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Couple set to reopen general store

December 12, 2006|by MARLO BARNHART

INDIAN SPRINGS - In his younger days, Charles "Chuck" Dunn remembers heading over to the old Indian Springs General Store to buy sodas and other things.

Now he and his wife, Jessica, own the store and are living in the other half of the building with their three young sons.

"We're hoping to open in the spring," Dunn said. After working on the house side of the building for eight months, Dunn and his family moved in.

They then turned their attention to the store, which has been updated but with an eye toward preserving the past.

"We put down new wood floors but mixed in with the new wood are strips of the old wood floor," Dunn said. "It really gives the place personality."

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Built in the early 1800s, the store and house burned around 1900 and was rebuilt, according to David Wiles of the Clear Spring District Historical Association.

For about 30 years, Johnny Snyder was the store owner and then the Breeden family had it for a while, Wiles said. In the early 1980s, the store closed.

When the store opens in the spring, it will carry a line of "essential" groceries, soup and sandwiches and lunch meat, as well as off-sale beer, cigarettes, lottery tickets, and perhaps, hunting and fishing licenses.

"I want to have what the community wants," Dunn said.

While determined to hold onto the old-fashioned general store feeling, Dunn also wants to cater to the needs of residents who have limited time to stop and shop.

"Years ago, they used to deliver groceries out of here," Dunn said. "Our catch will be for customers to send us an e-mail or a faxed order, we'll pack it up and have it ready when the customer arrives," Dunn said.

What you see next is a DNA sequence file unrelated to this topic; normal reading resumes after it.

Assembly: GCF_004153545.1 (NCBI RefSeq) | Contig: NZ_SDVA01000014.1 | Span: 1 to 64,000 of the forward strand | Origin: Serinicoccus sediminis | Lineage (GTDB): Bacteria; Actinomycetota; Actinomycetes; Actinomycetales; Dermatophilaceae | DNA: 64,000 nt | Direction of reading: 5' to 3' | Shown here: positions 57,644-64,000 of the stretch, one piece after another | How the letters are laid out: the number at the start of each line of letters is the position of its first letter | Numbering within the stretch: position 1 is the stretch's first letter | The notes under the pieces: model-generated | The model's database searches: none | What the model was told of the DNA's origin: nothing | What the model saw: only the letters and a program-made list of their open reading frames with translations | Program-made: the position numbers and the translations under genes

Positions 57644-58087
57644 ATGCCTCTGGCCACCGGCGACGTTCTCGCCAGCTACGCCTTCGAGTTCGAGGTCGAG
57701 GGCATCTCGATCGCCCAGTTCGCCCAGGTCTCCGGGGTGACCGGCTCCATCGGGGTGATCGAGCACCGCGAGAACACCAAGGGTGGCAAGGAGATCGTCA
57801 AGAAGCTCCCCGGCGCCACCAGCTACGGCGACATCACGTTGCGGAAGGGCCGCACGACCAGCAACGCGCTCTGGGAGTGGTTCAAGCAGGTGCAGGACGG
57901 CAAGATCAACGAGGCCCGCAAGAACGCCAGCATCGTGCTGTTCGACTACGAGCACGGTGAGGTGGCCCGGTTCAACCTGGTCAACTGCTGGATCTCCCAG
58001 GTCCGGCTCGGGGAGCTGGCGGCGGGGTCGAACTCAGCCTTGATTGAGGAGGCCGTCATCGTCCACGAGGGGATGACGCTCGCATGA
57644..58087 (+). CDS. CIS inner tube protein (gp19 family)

All that high-tech equipment will be tucked away and an old fashioned cash register found amid the rubble in the store will be front and center on the store counter.

Dunn, 36, was born in Hagerstown but said he grew up in McCoy's Ferry. He is employed by the architecture firm of Robert T. Eckels in Martinsburg, W.Va.

"I was always an artist," he said.

Through a series of jobs, Dunn got into architectural drawings. "David Moats, an architect, was my mentor."

When he was younger, Dunn bought his first house in Hagerstown - a fixer-upper that he brought up to livable status.

Then he moved to Ohio to study architectural engineering. He and Jessica, 29, moved back to Hagerstown, got married and lived in the house Dunn had remodeled.

After a stint in the military, Dunn came back and worked at several architectural firms while he decided on his future.

"Then I figured out what I wanted to do," Dunn said.

He drove past the dilapidated store one day and saw a Lincoln Continental automobile advertised for sale. Dunn called the phone number on the car and a very strange thing happened.

"I called about the car and asked about the property instead," Dunn said.

He and Jessica are now settled into their new home with sons, Cain, Cash and Colt.

"I love the feeling of meeting new people and seeing old friends," Dunn said. "We have already heard a lot of stories but we want to hear more."

Both Chuck and Jessica Dunn agree that their goal is to provide a good service to their neighbors.

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